Inside This Issue - News
Late surge lifts chain drug holiday sales
January 3rd, 2011
by David Pinto
NEW YORK – A last-minute shopping surge turned a disappointing holiday selling season into an acceptable one for America’s chain drug retailers, as customers crowded into the nation’s chain drug stores during the three days before Christmas to buy many of the holiday items they had repeatedly deferred or postponed.
Prior to the final week before the holiday several factors that have, in recent years, combined to limit December sales in a chain drug setting — lackluster prescription drug sales, the absence of compelling holiday items, exceptionally poor weather in the western half of the nation and abnormally cold weather in the eastern third — kept shoppers away from drug chains and other mass retailers.
While several of those elements remained in play until after Christmas, the convenience of the neighborhood chain drug store, the additional shopping day (29 versus 28 a year earlier), the abundance of price points under $10, and the inevitable end of the shopping season gave new luster to the drug chains during the last few pre-Christmas shopping days, offsetting in part the fact of Christmas falling on a Saturday (not traditionally a favorable fall of the calendar for drug chains) and the continued hurdle of high unemployment, to make the season an acceptable one, if not one that called out unrestrained joy.
Finally, the chain drug industry’s by-now accepted ability to manage its holiday inventory insured an adequate sell-through, while guaranteeing clean stores in the holiday’s aftermath.
For the 29 days between November 26 and December 24 chain drug holiday sales advanced by 5.4%, while same-store sales increased by just 3.4%, according to research by Racher Press, publisher of Chain Drug Review. This compares to the more-robust year-earlier performance that saw total retail sales advance by 6.8%, same-store sales by 5.5%.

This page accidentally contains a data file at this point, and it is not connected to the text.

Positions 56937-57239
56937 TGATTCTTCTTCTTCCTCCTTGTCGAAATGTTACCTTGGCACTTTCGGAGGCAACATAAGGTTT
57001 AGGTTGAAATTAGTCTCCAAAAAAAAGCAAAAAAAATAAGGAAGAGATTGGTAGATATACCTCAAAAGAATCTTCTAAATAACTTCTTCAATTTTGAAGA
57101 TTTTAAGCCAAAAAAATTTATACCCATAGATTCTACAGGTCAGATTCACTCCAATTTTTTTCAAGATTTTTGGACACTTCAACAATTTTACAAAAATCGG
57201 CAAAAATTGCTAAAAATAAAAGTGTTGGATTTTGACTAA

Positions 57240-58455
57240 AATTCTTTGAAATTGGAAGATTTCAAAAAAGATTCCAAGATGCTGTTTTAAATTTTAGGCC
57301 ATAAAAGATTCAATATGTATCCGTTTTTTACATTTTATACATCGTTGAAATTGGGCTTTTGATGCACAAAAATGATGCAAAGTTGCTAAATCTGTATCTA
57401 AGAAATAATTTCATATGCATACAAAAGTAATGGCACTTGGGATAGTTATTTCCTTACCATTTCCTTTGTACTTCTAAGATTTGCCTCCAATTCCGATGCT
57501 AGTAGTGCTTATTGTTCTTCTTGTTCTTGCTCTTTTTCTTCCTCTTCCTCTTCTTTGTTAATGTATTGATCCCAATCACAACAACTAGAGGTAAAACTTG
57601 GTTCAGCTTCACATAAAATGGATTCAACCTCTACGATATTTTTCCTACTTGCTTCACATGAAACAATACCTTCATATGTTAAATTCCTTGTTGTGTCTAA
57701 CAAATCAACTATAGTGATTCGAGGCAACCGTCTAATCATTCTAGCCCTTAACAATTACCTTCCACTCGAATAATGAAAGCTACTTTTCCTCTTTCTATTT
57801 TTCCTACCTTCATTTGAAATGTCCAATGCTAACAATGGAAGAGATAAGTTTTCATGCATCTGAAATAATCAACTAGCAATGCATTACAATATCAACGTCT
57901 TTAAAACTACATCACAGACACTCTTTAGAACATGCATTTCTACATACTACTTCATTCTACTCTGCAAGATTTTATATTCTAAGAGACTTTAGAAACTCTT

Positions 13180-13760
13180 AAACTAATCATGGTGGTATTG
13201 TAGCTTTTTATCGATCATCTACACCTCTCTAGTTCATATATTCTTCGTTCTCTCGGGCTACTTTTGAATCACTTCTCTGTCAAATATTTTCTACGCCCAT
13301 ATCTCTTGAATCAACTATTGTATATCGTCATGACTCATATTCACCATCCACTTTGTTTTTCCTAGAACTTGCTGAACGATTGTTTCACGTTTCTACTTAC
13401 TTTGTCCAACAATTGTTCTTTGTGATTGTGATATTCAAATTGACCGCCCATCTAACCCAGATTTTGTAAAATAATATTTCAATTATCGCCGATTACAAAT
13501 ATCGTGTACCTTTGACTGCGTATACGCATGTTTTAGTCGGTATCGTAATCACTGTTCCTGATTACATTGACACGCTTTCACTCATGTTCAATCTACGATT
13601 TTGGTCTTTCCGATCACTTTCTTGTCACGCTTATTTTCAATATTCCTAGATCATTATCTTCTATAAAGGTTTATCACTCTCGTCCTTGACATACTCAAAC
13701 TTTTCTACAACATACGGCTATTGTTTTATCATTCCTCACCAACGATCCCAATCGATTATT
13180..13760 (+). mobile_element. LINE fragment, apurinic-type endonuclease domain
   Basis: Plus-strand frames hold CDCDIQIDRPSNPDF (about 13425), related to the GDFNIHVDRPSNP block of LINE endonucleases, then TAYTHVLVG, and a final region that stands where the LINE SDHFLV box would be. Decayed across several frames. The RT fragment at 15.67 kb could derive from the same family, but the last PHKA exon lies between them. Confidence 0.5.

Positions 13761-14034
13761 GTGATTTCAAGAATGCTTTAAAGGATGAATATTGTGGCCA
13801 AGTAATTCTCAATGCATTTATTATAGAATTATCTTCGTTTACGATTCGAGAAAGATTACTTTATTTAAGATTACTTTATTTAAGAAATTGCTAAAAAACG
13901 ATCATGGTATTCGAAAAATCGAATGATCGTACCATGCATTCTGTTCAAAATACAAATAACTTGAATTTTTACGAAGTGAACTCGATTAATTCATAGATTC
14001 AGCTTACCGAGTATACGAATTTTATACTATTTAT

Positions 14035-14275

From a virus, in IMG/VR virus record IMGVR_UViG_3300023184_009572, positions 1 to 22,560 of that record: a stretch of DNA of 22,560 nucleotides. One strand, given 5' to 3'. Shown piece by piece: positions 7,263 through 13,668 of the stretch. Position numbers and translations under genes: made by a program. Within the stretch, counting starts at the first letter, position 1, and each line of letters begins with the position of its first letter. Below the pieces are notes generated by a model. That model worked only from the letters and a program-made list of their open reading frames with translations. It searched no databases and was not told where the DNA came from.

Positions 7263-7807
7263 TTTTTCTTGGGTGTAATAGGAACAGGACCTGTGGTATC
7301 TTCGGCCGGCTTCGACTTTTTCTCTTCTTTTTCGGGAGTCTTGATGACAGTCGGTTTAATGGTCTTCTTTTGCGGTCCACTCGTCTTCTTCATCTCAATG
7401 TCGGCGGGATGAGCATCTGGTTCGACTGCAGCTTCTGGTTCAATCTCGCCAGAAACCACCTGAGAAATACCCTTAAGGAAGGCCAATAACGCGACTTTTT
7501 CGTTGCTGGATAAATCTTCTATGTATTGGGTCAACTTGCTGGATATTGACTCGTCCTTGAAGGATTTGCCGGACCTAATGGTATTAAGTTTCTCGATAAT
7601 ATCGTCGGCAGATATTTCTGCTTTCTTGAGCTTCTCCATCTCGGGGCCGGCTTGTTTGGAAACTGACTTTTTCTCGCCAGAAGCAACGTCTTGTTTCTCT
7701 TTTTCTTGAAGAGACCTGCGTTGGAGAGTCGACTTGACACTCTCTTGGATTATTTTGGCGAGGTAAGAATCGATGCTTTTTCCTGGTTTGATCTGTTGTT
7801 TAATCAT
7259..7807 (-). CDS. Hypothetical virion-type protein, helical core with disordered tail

By contrast, there was the disastrous holiday selling season of 2008 for comparison, one that found drug store chains gaining just 3.9% in total volume, only 1.3% in comp-store sales.
As for what sold best, the usual suspects were on hand. Unlike the Christmas season of a year ago, the emphasis on family this year was less pronounced. This year, by contrast, there was a greater accent on personal giving — and even the now-fashionable practice in which consumers have indulged of late, buying gifts for themselves.
An added factor was the American consumer’s determination to enjoy this holiday season despite, or perhaps because of, the general malaise in which America finds itself. However, that Christmas-at-all-costs mentality helped other retailers, both mass and prestige, more than it helped the neighborhood drug store.
Electronics, clothing, housewares and pet supplies, those categories that helped anchor the season last year, were only moderately successful. Moreover, when they were purchased, they were usually purchased elsewhere. Trim-a-tree, by contrast, remained a chain drug anchor, as did greeting cards, a category consumers appear to have rediscovered after largely deserting it a year ago.
Gift cards, the new darlings of mass retailing, enjoyed their best year, as assortments became more compelling and the idea of giving them gained popularity. Gift sets, long a chain drug staple, remained reasonably robust. But basic beauty remained soft in a chain drug setting.
Weather, as always, was a factor, hurting sales in the West while helping business on the East Coast, where the severe snowstorms that plagued shopping and inhibited outdoor activity in general in 2009 during the week before Christmas were notable this year by their absence.
Then, too, the chain drug practice of extending store hours remained a benefit, especially when combined with the segment’s convenience and ease of shopping. Many chain drug stores did some of their best business in the waning hours of Christmas Eve.